I was thrilled ot see the Platial presentation and meet the makers of the service. When I went to attend Simon Willison's presentation rather than attending the GeoRSS session, I realized there was much good content at XTech and it is now one on my must attend list.

As the conference was progressing I was thinking of all of the people that would have really benefitted and enjoyed XTech as well. A conference about open data and systems to build applications with that meet real people's needs is essential for most developers working out on the live web these days.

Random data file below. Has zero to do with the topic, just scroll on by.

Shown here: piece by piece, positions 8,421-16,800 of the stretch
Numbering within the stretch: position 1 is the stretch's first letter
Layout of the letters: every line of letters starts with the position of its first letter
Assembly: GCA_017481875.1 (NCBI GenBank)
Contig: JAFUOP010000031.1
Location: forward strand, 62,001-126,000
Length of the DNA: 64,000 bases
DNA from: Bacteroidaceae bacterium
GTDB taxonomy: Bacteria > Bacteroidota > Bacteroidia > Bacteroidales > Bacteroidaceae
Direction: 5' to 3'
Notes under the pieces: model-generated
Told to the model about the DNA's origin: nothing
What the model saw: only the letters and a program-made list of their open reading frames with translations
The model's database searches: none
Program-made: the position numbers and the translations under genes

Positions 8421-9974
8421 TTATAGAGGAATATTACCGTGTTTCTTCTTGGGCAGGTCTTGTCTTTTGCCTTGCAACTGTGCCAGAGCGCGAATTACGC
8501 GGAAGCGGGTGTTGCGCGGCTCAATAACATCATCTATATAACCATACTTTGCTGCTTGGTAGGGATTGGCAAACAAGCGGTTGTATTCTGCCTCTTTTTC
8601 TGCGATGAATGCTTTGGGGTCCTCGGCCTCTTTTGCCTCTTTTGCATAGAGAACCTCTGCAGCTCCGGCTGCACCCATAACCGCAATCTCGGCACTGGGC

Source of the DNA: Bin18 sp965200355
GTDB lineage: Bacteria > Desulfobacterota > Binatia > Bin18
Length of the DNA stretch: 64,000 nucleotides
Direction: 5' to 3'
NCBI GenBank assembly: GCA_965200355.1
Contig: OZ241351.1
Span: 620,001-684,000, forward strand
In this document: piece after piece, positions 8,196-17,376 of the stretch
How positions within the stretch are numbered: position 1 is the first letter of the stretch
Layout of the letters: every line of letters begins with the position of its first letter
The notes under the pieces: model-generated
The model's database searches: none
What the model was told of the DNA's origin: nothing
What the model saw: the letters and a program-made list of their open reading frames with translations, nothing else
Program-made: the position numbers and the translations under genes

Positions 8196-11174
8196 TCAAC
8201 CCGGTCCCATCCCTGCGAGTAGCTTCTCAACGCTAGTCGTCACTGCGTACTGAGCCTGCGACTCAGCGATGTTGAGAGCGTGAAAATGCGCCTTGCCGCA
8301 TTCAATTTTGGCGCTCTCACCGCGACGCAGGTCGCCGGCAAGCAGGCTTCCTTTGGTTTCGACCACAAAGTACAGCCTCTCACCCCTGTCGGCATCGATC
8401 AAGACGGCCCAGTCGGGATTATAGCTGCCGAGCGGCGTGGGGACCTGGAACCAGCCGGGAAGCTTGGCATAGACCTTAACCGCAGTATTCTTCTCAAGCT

If XTech sounded good this year in Amsterdam, you may want to note that it will be in Paris next year.

April 3, 2006

Mr. Thackara Provides Fodder for Two Loose Thoughts

Things have been busy of late after a return from Vancouver, British Columbia from the IA Summit. It took a week to get through taxes stuff for a four month old company (as of January 1) and a large stack of e-mail (in which responding meant more e-mail).

Yesterday morning I had the pleasurable fortune to have breakfast with John Tackara of Doors of Perception fame. I really need to put two things out there that popped up in conversation that I need to think about more deeply.